I very rarely plan any of my shoots. I love hiking and going to these locations to simply enjoy being in them, without super high photo expectations... But when a scene jumps out at me and I realize, "I want to create an image here!", I'm prepared for it, and I start winging ideas.  Most of my favourite images were spur of the moment decisions.


  • What motivates the images you create? Where do you get inspiration for your works?

Nature and emotions are my motivators and inspirations. I've always loved spending time in the forests and mountains, and as I've developed my image style, I'm mostly inspired by the sensations I feel when in nature: Wonder, awe, exhilaration, tranquility, peace, etc... These are feelings I want to try to capture in my work, and through self-portraiture I hope I'm able to portray how I feel when in the face of these landscapes.


  • Do you believe in something godlike? Do nature's great landscapes give you a feeling that there is something greater?

I do. I often feel a strange connection within these places, as if I'm back at the roots of something pure and good. I have a strong hope and feeling that these moments are reflecting something even greater, that there's more to life than what meets the eye.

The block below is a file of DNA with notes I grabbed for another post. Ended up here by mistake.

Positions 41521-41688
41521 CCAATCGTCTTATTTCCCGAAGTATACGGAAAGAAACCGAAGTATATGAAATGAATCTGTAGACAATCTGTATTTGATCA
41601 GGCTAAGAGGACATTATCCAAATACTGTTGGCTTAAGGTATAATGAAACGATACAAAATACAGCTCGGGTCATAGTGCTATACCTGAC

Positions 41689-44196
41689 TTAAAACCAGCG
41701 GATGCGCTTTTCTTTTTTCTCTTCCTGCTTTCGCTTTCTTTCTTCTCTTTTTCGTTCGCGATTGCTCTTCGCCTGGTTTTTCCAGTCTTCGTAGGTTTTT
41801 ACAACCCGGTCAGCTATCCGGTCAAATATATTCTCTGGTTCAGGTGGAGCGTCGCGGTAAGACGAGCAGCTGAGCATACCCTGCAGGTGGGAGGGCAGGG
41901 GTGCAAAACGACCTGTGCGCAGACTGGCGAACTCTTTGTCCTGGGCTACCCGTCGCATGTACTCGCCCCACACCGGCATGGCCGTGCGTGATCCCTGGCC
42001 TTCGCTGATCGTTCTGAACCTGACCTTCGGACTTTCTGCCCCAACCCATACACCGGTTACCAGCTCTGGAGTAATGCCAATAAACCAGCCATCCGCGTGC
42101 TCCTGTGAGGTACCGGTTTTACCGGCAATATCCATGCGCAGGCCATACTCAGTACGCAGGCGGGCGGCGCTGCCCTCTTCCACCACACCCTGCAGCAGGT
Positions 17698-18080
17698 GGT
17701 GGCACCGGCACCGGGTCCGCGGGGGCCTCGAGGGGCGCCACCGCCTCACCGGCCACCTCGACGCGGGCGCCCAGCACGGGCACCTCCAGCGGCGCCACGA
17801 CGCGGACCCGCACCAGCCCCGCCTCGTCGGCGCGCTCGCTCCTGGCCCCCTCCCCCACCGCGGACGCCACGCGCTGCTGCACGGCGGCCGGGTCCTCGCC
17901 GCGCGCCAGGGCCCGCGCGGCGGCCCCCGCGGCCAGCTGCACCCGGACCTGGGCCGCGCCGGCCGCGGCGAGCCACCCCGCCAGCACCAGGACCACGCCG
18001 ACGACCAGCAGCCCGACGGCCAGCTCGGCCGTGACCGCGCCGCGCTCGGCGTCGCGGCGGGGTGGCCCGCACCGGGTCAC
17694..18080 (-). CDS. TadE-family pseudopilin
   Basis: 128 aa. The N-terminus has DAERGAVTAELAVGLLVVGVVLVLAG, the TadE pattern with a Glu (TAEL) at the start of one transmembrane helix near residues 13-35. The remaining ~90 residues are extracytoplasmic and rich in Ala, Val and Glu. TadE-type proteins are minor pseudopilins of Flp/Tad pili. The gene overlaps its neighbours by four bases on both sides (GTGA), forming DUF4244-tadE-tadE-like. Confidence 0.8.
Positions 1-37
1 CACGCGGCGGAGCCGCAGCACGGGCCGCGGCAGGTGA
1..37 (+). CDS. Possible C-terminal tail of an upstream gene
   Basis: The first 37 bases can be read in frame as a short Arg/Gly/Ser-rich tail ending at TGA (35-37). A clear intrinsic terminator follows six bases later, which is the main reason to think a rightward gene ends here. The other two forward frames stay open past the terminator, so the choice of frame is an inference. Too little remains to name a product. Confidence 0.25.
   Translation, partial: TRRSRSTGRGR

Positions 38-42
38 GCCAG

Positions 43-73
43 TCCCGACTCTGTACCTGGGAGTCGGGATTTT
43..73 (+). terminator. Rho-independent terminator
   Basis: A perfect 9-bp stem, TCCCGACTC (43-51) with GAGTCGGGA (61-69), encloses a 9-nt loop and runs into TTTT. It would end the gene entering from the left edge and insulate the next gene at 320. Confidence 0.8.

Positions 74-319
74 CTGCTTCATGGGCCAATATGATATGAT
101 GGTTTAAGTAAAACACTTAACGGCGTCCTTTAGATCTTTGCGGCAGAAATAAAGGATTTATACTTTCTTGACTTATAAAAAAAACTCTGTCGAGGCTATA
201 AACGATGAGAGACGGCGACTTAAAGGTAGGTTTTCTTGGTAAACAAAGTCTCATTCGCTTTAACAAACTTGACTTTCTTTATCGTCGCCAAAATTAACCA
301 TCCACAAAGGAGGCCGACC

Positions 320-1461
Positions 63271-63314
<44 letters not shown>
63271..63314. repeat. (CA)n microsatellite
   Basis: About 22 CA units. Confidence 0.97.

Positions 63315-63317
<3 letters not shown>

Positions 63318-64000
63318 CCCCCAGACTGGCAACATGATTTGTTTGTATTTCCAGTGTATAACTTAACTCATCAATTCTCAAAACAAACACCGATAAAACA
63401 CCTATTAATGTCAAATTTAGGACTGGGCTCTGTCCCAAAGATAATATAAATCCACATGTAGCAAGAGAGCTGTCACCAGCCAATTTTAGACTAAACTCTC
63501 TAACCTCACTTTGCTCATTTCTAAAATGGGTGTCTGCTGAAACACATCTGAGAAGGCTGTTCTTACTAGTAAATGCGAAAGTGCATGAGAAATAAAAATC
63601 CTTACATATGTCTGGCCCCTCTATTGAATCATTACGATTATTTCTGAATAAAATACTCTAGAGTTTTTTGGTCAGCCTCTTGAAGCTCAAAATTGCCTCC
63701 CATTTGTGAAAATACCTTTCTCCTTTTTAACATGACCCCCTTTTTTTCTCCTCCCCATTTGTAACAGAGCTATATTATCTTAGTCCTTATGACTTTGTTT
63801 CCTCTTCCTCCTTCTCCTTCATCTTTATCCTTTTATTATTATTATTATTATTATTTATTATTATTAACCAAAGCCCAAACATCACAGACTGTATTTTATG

• Do you get any income out of these images? How do you support yourself?

I'm currently a full-time photographer, but it's often an uphill battle to support myself enough to get by.  Most of my income comes from various client shoots, and I'm thankful for every opportunity I get! My dream would be to see an income grow from creating the more personal images I'm passionate about, and sometimes I catch glimpses of that through print sales or licensing these photos. Here's to hoping it keeps getting better!


  • How do you get yourself out of creative dry spells?  

When I hit a creative dry spell, I like to take it as an opportunity to step back and re-evaluate what matters. Maybe try something new or experiment in different forms of creativity. I tend to go for long walks (such as 900km across Spain, whew!) to refresh my mind and change perspective. I actually wrote an article recently about my struggles with creative ruts, so if you want a more in-depth read, check it out!


  • If you weren't a photographer, what would you do?

I would likely work with animals if I weren't a photographer. I used to do a fair bit of dog training, dog-sitting and dog walking when I was growing up, and I would definitely be keen to get back into it!


  • Is your draw towards nature something that has been a lifelong passion that your art has developed out of, or do they feed one another? Does having the creative element help you to push yourself further in regards to hiking and adventuring?"